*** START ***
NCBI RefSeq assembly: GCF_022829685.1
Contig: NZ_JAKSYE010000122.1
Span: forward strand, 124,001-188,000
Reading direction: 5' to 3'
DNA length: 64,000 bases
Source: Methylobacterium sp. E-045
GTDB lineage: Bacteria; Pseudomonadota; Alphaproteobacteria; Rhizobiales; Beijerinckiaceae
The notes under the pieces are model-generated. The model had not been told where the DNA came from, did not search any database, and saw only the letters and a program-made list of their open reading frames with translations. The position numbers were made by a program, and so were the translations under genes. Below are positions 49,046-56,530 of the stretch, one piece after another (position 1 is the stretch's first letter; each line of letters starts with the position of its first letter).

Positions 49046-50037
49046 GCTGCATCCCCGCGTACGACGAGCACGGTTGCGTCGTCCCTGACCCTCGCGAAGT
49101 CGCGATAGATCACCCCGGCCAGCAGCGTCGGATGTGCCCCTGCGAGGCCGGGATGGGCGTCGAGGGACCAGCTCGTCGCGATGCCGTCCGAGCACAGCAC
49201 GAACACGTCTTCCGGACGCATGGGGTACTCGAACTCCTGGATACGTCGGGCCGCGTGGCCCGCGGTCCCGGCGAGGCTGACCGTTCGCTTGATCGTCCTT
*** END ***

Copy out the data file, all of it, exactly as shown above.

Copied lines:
NCBI RefSeq assembly: GCF_022829685.1
Contig: NZ_JAKSYE010000122.1
Span: forward strand, 124,001-188,000
Reading direction: 5' to 3'
DNA length: 64,000 bases
Source: Methylobacterium sp. E-045
GTDB lineage: Bacteria; Pseudomonadota; Alphaproteobacteria; Rhizobiales; Beijerinckiaceae
The notes under the pieces are model-generated. The model had not been told where the DNA came from, did not search any database, and saw only the letters and a program-made list of their open reading frames with translations. The position numbers were made by a program, and so were the translations under genes. Below are positions 49,046-56,530 of the stretch, one piece after another (position 1 is the stretch's first letter; each line of letters starts with the position of its first letter).

Positions 49046-50037
49046 GCTGCATCCCCGCGTACGACGAGCACGGTTGCGTCGTCCCTGACCCTCGCGAAGT
49101 CGCGATAGATCACCCCGGCCAGCAGCGTCGGATGTGCCCCTGCGAGGCCGGGATGGGCGTCGAGGGACCAGCTCGTCGCGATGCCGTCCGAGCACAGCAC
49201 GAACACGTCTTCCGGACGCATGGGGTACTCGAACTCCTGGATACGTCGGGCCGCGTGGCCCGCGGTCCCGGCGAGGCTGACCGTTCGCTTGATCGTCCTT